Senegal enjoys a good primary road system, but transportation remains a challenge. You will travel in crowded, shared taxis and buses over rough roads, particularly outside of urban areas. You will travel by bike or on foot or donkey cart for shorter trips.
Senegalese pride themselves on being well dressed and a neat and dignified appearance will say a lot about your desire to be accepted as a colleague. During pre-service training, the dress code is business casual and as a Volunteer, you will continue to dress in business casual attire for your work. There is a great deal of beautiful cloth available in Senegal, and many Volunteers enjoy having clothing made by local tailors. If you are a woman, plan to wear clothing that is not overly tight and that covers you to below the knee. If you are a man, long shorts are acceptable for manual labor and sports, but otherwise are rarely worn. Neither suits nor ties are required for men.
Through inclusive recruitment and retention of staff and Volunteers, the Peace Corps seeks to reflect the rich diversity of the United States and bring diverse perspectives and solutions to development issues. Our definition of diversity includes, but is not limited to, race, ethnicity, gender identity, sexual orientation, age, religion, education, ability, and more. Volunteers who are of an American racial, ethnic, or national minority or whose religious or spiritual beliefs differ from the majority of their country of service may experience curiosity and unwanted attention from Senegalese nationals. Lesbian, gay, bisexual, transgender and queer (LGBTQ) Volunteers are welcomed within the Peace Corps Volunteer and staff community, and many LGBTQ Volunteers have served here successfully. It is important that you know, however, that same-sex sexual activity is criminalized by Senegalese legal code and punishable by imprisonment in Senegal. Culturally, LGBTQ are not well accepted by many Senegalese, and LGBTQ Volunteers cannot safely serve openly. Please refer to the Local Laws and Special Circumstances of the U.S. Department of State’s travel page for more information.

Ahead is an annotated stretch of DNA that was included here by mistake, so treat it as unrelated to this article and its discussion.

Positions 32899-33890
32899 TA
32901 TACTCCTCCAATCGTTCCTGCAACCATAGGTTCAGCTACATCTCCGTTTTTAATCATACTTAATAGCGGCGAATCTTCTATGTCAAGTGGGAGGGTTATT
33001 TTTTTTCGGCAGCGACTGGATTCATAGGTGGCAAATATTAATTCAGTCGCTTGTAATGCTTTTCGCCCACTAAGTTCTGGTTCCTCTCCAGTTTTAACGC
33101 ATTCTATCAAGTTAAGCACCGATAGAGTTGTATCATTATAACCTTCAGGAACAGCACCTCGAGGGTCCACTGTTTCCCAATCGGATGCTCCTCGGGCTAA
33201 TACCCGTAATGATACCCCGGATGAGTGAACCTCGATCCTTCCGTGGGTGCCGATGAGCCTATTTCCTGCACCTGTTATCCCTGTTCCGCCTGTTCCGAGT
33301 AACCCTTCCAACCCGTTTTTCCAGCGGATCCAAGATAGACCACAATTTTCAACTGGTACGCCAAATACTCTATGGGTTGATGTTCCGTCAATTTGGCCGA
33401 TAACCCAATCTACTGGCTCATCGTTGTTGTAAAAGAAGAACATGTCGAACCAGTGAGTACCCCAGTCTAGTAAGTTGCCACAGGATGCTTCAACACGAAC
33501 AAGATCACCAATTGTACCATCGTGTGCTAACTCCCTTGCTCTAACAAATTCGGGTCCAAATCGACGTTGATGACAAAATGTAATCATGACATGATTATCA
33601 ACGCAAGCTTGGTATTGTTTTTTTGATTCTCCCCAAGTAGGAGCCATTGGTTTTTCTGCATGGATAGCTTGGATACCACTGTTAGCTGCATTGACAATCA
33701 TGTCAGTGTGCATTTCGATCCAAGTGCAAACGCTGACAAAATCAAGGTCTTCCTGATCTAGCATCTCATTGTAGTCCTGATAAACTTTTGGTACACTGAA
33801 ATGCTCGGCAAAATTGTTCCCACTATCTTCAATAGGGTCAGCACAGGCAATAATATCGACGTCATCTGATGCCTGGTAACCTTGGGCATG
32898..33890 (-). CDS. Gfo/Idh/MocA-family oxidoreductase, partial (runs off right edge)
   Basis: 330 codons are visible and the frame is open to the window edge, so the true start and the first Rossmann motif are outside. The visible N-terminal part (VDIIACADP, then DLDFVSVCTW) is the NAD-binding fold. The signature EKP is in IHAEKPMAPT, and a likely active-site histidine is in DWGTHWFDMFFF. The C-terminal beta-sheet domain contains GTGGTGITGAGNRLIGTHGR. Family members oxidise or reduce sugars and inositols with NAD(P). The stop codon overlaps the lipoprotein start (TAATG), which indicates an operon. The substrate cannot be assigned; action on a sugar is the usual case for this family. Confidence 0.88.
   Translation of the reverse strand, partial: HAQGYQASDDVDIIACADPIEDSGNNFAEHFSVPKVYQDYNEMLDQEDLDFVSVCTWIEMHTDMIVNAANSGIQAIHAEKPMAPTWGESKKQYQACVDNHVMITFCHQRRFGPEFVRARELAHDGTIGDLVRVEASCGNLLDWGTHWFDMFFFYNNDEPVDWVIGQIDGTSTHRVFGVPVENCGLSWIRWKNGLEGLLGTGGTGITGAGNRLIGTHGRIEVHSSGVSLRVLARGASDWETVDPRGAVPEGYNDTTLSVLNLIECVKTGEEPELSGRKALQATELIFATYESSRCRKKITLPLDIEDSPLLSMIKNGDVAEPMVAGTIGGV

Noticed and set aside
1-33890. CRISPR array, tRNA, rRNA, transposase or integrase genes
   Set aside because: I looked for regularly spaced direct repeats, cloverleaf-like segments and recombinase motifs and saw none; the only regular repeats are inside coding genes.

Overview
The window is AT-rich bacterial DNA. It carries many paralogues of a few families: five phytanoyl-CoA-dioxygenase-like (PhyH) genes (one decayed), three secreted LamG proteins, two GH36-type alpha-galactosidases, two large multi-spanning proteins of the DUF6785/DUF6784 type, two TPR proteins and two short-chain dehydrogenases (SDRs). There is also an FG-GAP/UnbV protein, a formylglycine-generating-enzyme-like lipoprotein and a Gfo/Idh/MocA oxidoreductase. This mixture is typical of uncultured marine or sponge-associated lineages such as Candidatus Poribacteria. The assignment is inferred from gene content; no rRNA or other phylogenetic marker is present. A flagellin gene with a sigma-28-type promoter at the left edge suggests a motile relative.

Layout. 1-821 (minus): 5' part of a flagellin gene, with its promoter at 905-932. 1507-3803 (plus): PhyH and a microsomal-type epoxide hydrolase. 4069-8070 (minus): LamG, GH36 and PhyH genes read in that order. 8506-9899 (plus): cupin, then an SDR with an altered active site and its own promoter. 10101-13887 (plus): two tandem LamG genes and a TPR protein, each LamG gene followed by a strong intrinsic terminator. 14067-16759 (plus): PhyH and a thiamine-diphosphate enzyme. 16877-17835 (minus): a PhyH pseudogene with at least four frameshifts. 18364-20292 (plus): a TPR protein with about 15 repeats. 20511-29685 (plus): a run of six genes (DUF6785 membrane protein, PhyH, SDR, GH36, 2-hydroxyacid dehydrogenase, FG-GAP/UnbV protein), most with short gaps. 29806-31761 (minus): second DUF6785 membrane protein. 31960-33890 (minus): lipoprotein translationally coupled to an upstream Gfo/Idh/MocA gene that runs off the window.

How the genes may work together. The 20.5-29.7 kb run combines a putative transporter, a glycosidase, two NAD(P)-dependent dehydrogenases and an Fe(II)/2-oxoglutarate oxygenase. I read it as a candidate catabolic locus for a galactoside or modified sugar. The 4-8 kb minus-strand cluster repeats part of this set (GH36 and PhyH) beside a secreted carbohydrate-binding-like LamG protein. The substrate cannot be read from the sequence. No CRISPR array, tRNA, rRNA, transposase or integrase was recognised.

Learn more about the Volunteer experience in Senegal: Get detailed information on culture, communications, housing, and safety — including crime statistics [PDF] — in order to make a well-informed decision about serving.
Medical Considerations in Senegal
- Senegal may not be able to support Volunteers with the following medical conditions: asthma, including mild and childhood; insulin-dependent diabetes; gasteroenterology; requiring a psychiatrist for psychotropic medications support; seizure disorder; ongoing counseling.
- The following medication(s) are not permitted for legal or cultural reasons: none identified.
- Volunteers who should avoid the following food(s) may not be able to serve: peanuts and shellfish.
- After arrival in Senegal, Peace Corps provides and applicants are required to have an annual flu shot, to take daily or weekly medication to prevent malaria, and to receive mandatory immunizations.
Before you apply, please review Medical Information for Applicants to learn about the clearance process and other health conditions that are difficult to accommodate in Peace Corps service.